the word’s worth: It cuts both ways
Published: October 17, 2012 (Issue # 1731)
Путь: road, rails, path, way, route
It’s a road! It’s a path! No, it’s super word: путь!
OK, so I exaggerate. But путь is one of those wonderful Russian nouns that requires a dozen English words to translate and ranges in meaning from the very concrete to the broadly metaphorical.
At the concrete end of things, путь is a road: Путь идёт вдоль реки и затем вверх в горы (The road goes along the river and then up into the mountains).
And it can mean the railroad used by trams or trains: Переходить трамвайные пути даже в разрешённом месте — опасно (It’s dangerous to cross the tram tracks even on the designated crosswalks.)
Or it’s any kind of route, path or way, like шелковый путь (silk route).
Путь is also a kind of stand-in for a voyage, so when someone is heading off somewhere, you can wish him счастливого пути (have a good trip), or the slightly old-fashioned в добрый путь! (happy trails!)
On the metaphorical end of things, путь is a path in life or a way of doing something. Он прошёл путь от простого солдата до генерала (He worked his way up from a simple soldier to a general).
Russians love to talk about пути решения проблем (literally “ways of solving problems”), which in English are often rendered much more laconically. Глобальные проблемы современности и пути их решения might be rendered: Today’s Global Problems and Possible Solutions.
There are lots of путь expressions and idioms, like нам не по пути, which means “we’re not going the same way,” either literally or figuratively. In a car it means “I’m not going that way.” In a divorce court, it means: “It’s time to split up.”
When you run into a friend unexpectedly on the street, you might exclaim: Какими путями! (What are you doing here!)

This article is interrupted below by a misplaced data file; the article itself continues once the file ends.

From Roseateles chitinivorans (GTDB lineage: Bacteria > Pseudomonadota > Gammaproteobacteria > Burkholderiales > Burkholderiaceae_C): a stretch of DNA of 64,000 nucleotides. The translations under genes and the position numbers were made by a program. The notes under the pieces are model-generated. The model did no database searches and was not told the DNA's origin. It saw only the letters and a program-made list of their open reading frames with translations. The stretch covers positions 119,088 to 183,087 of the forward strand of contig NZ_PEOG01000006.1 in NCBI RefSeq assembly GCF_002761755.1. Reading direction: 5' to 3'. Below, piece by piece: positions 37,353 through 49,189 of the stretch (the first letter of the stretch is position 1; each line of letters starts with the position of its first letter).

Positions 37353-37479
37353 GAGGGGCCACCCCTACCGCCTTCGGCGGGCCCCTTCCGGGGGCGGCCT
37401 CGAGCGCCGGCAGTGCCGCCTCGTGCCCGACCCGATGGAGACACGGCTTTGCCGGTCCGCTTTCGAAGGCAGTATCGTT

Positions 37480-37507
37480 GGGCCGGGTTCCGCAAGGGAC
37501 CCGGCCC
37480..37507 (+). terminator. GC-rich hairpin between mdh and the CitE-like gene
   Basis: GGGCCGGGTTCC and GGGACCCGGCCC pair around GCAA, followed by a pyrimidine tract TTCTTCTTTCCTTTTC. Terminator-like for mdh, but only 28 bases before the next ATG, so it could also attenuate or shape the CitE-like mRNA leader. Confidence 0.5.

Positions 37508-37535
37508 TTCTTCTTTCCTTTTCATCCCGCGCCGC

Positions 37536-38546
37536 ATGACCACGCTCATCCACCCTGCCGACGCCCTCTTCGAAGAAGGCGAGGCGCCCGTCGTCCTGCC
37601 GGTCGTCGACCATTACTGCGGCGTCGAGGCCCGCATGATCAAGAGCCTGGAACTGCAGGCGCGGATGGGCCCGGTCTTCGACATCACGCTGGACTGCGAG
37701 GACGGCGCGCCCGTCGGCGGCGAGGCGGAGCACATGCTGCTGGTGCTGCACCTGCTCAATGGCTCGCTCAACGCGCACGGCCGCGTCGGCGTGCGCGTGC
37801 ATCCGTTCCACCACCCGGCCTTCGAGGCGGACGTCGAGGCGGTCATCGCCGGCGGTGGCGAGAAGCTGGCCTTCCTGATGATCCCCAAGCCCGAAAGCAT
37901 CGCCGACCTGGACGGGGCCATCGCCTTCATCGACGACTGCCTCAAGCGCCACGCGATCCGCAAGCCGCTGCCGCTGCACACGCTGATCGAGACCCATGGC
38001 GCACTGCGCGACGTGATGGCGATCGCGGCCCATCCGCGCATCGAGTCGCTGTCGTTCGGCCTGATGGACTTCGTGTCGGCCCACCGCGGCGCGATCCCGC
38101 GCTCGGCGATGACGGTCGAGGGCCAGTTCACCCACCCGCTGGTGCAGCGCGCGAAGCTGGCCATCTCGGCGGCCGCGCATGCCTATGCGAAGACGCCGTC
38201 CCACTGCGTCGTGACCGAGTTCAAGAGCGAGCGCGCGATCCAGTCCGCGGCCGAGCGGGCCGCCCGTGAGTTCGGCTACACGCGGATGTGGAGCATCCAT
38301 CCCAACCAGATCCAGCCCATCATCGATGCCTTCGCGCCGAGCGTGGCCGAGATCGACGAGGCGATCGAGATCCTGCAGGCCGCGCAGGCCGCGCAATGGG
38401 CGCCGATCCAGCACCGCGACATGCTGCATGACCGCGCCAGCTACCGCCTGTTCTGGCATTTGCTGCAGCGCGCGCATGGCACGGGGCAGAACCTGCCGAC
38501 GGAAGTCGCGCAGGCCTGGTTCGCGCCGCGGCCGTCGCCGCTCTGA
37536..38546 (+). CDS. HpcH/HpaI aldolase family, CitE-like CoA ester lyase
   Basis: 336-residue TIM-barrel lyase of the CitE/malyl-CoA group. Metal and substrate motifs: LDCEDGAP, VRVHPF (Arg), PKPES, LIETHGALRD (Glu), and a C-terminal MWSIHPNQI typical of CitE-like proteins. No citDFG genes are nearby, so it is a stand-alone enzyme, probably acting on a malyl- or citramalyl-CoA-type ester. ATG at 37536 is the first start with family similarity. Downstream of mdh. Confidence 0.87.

If you’re in business and your strongest competitor in widget production has just gone bankrupt, you can rub your hands together and shout: Путь свободен! (Smooth sailing ahead; literally “the path is free”).
When you’ve either messed up or taken a career detour, you can say: Сошёл с пути (I got side-tracked, I went off base).
But if you are moving in the right direction, you can announce: Я на пути (I’m on my way!).
Путь is used in the instrumental case путём to describe the way something is done: мы решили проблему легальным/мирным путём (We resolved the problem legally/peacefully). Всё путём is a nice philosophy of life.
It can mean doing things properly, the way they should be done: Мы с невестой решили венчаться. Всё путём! (My fiancee and I have decided to have a church wedding — do it up right.)
Or it can just be a slangy way of saying that things are going great: Как дела? Всё путём! (How are things? Fabulous!)
Путевой is the adjective from путь and refers to anything related to a trip or road, like путевые расходы (travel expenses). The variant путёвый is slang for something cool or fabulous, like путёвый парень (cool guy). The negative form, непутёвый, is said of someone who is a goof-off or screw-up. Не знаю, что делать — дочь выходит замуж за такого непутёвого парня! (I don’t know what to do — my daughter is engaged to such a bum!)
But you never know: пути господни неисповедимы (God moves in mysterious ways).
Michele A. Berdy, a Moscow-based translator and interpreter, is author of “The Russian Word’s Worth” (Glas), a collection of her columns.